Tool-less Bicycle Repairs?

The other day, Moe and were talking about an article idea: presenting ways to repair common bicycle breakdowns without tools. If you were stranded out in the middle of nowhere without tools, could you fix a broken derailleur, repair a flat tire, reconnect a broken chain? It sounded like a great idea for an article — tips that could be QUITE useful in an emergency.

After some research, though, we found very little to go on…

Take a broken or damaged derailleur — while it might be possible to “massage” a bent cage or hanger back into place without tools, what about if the derailleur is completely trashed, or you snap a cable out in the wilds? If you had a screwdriver, you could turn the high/low adjustment screws enough to force the derailleur to stay in one place, resulting in a rideable (if not exactly comfortable) singlespeed configuration that could get you back to civilization. Without a screwdriver or knife blade to turn those screws, though, you’re dead in the water…

Same with a broken chain — without SOME kind of tool, connecting a broken chain is virtually impossible. You must have a way to punch out the pins in the chain to remove a mangled section or to get the chain ready to lash together with a piece of wire. Back in the old days, before I had amassed a large collection of bicycle tools, my friends and I would use a finishing nail and a hammer to drive the pins in and out. In a pinch, I suppose you could use a nail or similar sharp piece of metal and a fist-sized rock to pound in a pin and bind the two broken ends of the chain with a piece of wire looped through the links’ pin holes. But, this qualifies as still needing tools. Strike two for our great idea!

I did manage to find a couple tool-less wheel and tire repair tricks, though. Master tinkerer, expert ratrod builder and funny guy Gerry Lauzon of Montreal has a nice tutorial on fixing a taco-ed rim on his blog.

Another trick (one which I hope to never have to try) is one I saw in Barbara Savage’s excellent Miles From Nowhere: A Round the World Bicycle Adventure…at least that’s where I think I remember seeing it! Anyway, she got a flat tire out in the wilds somewhere, and she wound up stuffing clothing into the tire to replace the tube. That made the bike rideable enough that she could keep going until she reached a place where she could properly fix her tube.

Finally, a lot of people know that gashes in a tire’s sidewall can be repaired temporarily (or even permanently) by a piece or two of duct tape. Did you know that a folded dollar bill or an empty Powerbar wrapper also work excellently as emergency tire boots?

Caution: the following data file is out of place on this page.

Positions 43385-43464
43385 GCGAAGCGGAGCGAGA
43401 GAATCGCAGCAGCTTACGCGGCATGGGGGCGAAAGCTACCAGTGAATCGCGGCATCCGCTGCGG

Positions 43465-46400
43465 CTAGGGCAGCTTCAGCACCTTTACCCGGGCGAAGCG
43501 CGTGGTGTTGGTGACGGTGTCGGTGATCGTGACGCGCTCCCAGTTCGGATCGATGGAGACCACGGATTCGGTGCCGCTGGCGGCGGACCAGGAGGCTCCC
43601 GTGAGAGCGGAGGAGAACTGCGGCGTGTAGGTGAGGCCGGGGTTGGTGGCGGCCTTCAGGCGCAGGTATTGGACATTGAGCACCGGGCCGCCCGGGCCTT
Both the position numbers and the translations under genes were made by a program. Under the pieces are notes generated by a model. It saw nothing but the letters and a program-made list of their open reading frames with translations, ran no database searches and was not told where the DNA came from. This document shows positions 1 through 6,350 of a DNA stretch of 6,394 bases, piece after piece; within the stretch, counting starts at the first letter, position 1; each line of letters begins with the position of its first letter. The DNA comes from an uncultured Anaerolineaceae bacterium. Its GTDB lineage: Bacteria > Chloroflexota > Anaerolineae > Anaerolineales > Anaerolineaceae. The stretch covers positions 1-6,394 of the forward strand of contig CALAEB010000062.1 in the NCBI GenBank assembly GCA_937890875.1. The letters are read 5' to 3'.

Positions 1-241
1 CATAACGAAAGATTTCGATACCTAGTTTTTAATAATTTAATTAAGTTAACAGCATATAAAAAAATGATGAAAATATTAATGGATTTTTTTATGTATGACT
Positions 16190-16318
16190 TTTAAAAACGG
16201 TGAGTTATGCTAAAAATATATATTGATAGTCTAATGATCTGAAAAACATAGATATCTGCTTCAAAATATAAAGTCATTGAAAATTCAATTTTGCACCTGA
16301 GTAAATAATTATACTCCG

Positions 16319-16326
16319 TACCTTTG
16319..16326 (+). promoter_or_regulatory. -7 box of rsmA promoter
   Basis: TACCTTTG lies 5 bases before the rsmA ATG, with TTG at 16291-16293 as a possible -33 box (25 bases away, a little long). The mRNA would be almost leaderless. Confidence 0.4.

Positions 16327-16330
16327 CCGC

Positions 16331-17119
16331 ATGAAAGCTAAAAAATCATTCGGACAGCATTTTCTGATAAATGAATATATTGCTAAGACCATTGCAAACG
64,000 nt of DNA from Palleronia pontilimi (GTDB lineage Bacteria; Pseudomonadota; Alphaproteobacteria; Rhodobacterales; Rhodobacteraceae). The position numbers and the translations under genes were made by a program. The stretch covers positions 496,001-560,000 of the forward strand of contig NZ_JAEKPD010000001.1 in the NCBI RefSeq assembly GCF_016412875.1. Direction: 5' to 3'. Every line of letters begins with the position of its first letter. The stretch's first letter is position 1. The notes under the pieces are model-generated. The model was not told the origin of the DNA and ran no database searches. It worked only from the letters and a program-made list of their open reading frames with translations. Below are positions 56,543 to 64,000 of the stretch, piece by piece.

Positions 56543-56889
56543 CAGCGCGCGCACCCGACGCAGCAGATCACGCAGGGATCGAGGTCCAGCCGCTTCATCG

I guess the moral of this story is don’t travel without tools. At minimum, carry a patch kit and tire levers, a pump, a small screwdriver and a set of hex keys. There are plenty of multitools on the market that have all the tools you might need (including chain tools on several models) to facilitate an emergency roadside repair. If you insist on traveling light and don’t want to carry any tools, at least bring a cellphone with you so you can call for help when (not if) you get stranded.

And, if any of you have had to “MacGyver” any emergency repairs, we’d love to hear about ’em. Leave those stories and tips in the comment section below.


  1. Quinn

    Granted there is no telling when Murphy will rear his ugly head, but Regular maintenence goes a Long why!

    I clean my chain with a rag daily.
    Wash it weekly, minimum.
    inspect cables and housing, shifter and derailleurs when I wash the bike.
    Degrease and lube after the wash.

    by doing this and replacing parts when they need to be replaced, I have broken 1 cable unexpectedly in 11 years of riding.

  2. Ghost Rider

    We did a “regular maintenance” article a couple months back…and you’re right, it does go a long way to keeping everything running nicely. Here’s a link for anyone interested:

    That being said, I am lazy about cleaning the bike (except for the chain — I am religious about that), and I often leave my bikes out in the rain. But, I can proudly say that after 25+ years of aggressively riding geared bikes (road racing and serious offroad), I’ve NEVER snapped a control cable.

    Now I’ve jinxed myself…

  3. Nord

    It’s not a bicycle repair, but in a way it involved commuting…to a party island for labor day weekend on Lake Texoma.

    A buddy had an old (prob. early 70’s) outboard ski boat that was far from seaworthy, but it was all we had. After a day of revelry, we tried to leave but the propeller wouldn’t work. The pin that connects the propeller to the drive shaft had been sheared off.

    Step One: remove contents of broken pin from hole in drive shaft. Accomplished with deft use of a belt buckle.

    Step Two: find suitable replacement pin to hold propeller in place. After much searching and hard thought, I spied the cotter pin holding the seat to the deck of the boat and pulled one out. It fit so perfectly into the hole in the driveshaft, it actually locked into place. Saved we were to, um, commute back to civilization.

    But I guess I still needed tools…

  4. RL Policar


    The only tools I need are these….

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